Dec 15 2016
Alcohol and the holidays—they can be the best of friends or the worst of enemies. When applied wisely, booze can melt away the inherent awkwardness of any family gathering or office party. But alcohol can also summon our inner Grinch. One minute you’re singing “Oh Holy Night” in sweet harmony, the next you’re screaming “UR A RAAACIST!!!” in your grandma’s face.
In these final and booziest days of the year, you’ll come across all kinds of articles on how to pace yourself and your guests. Along with the obvious advice like “drink water,” you’ll often find some more creative/questionable ideas like “start the party with fun, non-alcoholic mocktail” and “eat a big meal first.” To which I would counter: “Has a party that started with a mocktail, started at all?” And “have you ever tried to drink after a big meal?” In my experience, it just ends up with a bunch of people burping into a karaoke machine and going to bed at 9pm.
The advice in these articles typically comes from some well-intended physician. But, with all due respect to my friends in the medical community, maybe the authority on how to pace a party shouldn’t be the person who’s on call at 5AM on Christmas morning. Just sayin’.
Absent from this analysis is the idea that not all alcohol is created equal. And that the art of pacing isn’t just about IF you’re drinking but WHAT you’re drinking and WHEN you’re drinking it. Fortunately for you, dear reader, I am a man with a very particular set of skills, and top among them are experience design and drinking alcohol. So let’s proceed with a more nuanced guide on how to pace your holiday party.
Nothing sets the tone for a day of celebration like a refreshing seasonal cocktail. But google “holiday cocktails” and much of what you’ll find looks like it was conceived by some six-year old mixologist.
Pumpkin Pie Martini, Hot Peppermint Rod, Gingerbread Eggnog White Russian (that is one drink, mind you)—starting the party with something so sugary and potent is like going all-in on your first hand. Before the party can pick up any steam, your guests will have a cement mixer in their stomach and a “last days of Elvis” blend of uppers and downers coursing through their bloodstream.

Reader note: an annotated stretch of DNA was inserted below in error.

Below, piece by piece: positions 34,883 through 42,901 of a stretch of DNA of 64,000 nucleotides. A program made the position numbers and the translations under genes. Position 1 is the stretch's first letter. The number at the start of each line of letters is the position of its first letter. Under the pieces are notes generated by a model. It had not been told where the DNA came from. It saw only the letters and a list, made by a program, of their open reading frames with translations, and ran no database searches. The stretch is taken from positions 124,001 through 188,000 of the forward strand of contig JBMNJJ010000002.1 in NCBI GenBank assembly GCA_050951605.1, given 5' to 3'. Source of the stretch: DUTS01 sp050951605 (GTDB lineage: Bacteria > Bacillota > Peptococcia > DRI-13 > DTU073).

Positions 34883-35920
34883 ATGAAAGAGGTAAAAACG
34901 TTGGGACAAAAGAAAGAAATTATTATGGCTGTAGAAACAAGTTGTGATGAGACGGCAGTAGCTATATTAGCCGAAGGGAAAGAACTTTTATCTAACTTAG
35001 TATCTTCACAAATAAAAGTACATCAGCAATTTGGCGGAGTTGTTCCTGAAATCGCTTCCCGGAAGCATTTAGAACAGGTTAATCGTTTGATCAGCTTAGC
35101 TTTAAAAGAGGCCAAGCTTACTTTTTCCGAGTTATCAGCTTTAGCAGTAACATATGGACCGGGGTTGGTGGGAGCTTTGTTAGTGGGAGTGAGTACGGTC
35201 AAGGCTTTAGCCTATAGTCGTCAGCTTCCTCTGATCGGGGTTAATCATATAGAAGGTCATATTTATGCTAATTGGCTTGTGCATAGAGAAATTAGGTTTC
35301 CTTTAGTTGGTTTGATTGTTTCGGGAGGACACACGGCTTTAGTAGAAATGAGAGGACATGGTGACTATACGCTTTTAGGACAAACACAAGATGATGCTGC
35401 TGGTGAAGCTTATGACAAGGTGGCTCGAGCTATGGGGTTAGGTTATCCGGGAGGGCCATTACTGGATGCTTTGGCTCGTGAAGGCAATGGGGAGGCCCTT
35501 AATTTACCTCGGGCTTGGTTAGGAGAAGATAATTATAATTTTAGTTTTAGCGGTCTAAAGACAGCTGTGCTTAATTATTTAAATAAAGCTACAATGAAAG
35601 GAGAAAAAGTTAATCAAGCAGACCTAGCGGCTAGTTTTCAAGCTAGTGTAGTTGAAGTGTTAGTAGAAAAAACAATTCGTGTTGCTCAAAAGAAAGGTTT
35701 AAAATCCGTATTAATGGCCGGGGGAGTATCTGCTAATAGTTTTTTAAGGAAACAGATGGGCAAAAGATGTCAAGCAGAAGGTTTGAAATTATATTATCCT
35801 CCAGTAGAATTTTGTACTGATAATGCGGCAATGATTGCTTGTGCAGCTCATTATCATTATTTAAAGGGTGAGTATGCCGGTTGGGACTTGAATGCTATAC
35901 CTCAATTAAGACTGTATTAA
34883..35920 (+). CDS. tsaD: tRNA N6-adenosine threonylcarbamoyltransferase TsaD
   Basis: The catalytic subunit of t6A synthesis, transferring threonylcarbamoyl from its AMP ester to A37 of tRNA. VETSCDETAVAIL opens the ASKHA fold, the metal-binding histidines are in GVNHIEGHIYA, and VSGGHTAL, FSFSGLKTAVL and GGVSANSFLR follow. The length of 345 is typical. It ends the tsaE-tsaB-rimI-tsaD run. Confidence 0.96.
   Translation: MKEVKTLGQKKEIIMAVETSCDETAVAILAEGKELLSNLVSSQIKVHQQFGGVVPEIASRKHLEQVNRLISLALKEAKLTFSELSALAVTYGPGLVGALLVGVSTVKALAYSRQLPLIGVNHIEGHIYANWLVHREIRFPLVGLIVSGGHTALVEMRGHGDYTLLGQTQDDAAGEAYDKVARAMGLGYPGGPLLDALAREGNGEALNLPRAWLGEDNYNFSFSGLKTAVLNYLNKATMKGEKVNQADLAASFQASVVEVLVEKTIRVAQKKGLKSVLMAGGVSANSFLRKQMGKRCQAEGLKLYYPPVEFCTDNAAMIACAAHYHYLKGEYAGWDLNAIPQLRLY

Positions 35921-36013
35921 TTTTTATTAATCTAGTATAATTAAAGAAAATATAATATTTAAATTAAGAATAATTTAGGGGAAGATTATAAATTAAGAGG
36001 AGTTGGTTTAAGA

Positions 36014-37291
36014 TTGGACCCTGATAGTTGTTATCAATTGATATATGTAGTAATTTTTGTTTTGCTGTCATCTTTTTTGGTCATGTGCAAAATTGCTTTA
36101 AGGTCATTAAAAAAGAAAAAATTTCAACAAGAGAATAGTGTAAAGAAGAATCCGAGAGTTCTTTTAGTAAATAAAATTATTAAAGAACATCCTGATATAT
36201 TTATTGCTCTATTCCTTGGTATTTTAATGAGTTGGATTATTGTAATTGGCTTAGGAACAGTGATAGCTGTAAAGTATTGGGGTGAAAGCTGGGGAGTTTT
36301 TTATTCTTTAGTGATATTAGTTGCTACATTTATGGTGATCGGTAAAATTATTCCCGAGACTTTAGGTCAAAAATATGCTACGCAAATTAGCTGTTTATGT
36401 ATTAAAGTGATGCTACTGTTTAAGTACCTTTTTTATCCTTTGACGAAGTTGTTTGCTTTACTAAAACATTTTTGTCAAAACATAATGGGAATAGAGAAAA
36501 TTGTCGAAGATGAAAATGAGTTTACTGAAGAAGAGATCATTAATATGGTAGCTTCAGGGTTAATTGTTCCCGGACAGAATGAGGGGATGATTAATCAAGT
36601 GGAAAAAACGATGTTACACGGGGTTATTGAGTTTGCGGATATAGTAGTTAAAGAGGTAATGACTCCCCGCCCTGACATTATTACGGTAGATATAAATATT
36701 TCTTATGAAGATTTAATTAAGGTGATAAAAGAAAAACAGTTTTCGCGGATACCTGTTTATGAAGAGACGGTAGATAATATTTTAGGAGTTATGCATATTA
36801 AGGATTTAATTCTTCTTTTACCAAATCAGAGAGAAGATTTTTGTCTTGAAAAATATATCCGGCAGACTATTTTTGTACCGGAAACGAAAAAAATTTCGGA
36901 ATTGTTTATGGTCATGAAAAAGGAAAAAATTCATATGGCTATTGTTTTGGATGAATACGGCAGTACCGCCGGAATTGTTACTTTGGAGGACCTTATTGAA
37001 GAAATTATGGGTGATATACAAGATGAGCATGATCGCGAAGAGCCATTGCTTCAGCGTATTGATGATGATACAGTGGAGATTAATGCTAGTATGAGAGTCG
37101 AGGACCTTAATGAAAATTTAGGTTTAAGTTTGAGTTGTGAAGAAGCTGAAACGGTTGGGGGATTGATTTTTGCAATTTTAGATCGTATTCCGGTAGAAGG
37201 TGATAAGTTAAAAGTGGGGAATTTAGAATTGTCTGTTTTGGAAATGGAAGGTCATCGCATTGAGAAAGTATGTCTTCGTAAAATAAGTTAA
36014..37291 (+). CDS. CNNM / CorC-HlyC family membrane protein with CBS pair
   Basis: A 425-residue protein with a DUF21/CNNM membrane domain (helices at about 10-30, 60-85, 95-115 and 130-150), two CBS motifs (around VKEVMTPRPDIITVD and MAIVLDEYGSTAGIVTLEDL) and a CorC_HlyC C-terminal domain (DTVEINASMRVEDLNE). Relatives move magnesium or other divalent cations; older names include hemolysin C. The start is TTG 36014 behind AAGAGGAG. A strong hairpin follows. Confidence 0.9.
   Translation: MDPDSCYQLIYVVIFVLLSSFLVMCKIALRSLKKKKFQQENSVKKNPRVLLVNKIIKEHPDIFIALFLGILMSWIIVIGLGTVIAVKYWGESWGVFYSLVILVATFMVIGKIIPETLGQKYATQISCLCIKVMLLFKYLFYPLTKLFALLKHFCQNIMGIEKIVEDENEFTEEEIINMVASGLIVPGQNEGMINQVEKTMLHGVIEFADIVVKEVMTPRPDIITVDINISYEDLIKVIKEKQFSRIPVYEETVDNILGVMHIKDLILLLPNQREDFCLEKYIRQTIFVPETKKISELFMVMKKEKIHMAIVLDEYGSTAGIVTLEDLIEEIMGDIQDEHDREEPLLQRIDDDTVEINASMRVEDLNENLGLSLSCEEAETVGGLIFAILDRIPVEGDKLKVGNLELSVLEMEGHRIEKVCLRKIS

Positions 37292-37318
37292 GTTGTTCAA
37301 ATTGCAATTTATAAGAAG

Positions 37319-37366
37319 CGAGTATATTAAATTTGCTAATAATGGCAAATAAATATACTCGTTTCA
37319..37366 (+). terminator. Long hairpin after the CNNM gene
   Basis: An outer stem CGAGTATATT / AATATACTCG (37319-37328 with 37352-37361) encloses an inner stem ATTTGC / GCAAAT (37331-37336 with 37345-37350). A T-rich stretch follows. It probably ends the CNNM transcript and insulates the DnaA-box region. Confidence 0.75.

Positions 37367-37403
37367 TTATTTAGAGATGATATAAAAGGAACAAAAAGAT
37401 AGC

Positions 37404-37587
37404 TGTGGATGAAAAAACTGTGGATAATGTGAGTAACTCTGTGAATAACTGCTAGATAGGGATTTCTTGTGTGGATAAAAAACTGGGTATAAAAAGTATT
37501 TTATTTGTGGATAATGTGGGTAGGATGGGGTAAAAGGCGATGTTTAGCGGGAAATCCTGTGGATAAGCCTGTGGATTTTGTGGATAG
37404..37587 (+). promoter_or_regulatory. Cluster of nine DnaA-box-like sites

Save the dessert drinks for…well dessert and ease in to the festivities with a drier, low alcohol cocktail, holiday aperitif, or a seasonal punch. Remember, wintery drinks don’t have to be an exercise of piling sweet upon sweet; you can make something equally seasonal and far more refreshing, by pulling ingredients like cranberries, blood oranges, pears and pomegranates into the mix.
Where there is food there must be wine. And holiday feasts are a chance for wine nerds everywhere to play the hero and prove their skills useful to regular, non-wine nerd friends and family members. Pairing standard holiday fare with the standard vino that most unenlightened drinkers reach for out of habit only amplifies the salty, cloying qualities of the already heavy food. Use this year’s main event meal as an opportunity to introduce a loved-one stuck on fat, teeth-staining Cabernet or Malbec to something leaner and food-friendly like Cru Beaujolais, Dolcetto or quality Pinot Noir. Steer those who’ve settled all too readily for lifeless Pinot Grigio to more dynamic whites like Vouvray, Albariño or Riesling.
All of the above bring a balance of fruit and acidity that simultaneously complement the holiday fare and cleanse the palate.
Ah the sweet siren song of the Christmas ale. Every December the beer aisle looks more and more like the Island of Misfit Toys. Bad Elfs, Mad Elfs, Rude Elfs, so many elfs. Labels adorned with images of Kris Kringle, Krampus and dead-eyed Santa-droids that will forever haunt my dreams.
The quality of Christmas ales charts the full spectrum of naughty and nice. Some are spectacular and worth looking forward to all year, others are pure novelty and taste like a melted down Yankee Candle.
What almost all of them have in common, however, is a high alcohol content, so proceed with caution. For the sake of pacing, consider adding some sessionable alternatives to the wintery mix, like Bell’s Christmas Ale or Anchor’s Merry Christmas & Happy New Year (both around 5.5% ABV). Of course, if you go off theme with a simple lager or pale ale, that won’t stop Christmas from coming.
It’s probably worth noting that all the above advice is born from an assumption that you actually want your holiday party to be somewhat civilized. And that may not be the case for everyone. Some of you may enjoy the drama, or believe that hosting a no holds barred sh*t show is what the holidays are all about.
In which case, I’d urge you to ignore it all. Whip up a big batch of Chocolate Martinis, introduce a topic of conversation like, “Hey, how about that election?” and watch the chaos ensue.
Happy Holidays, everyone!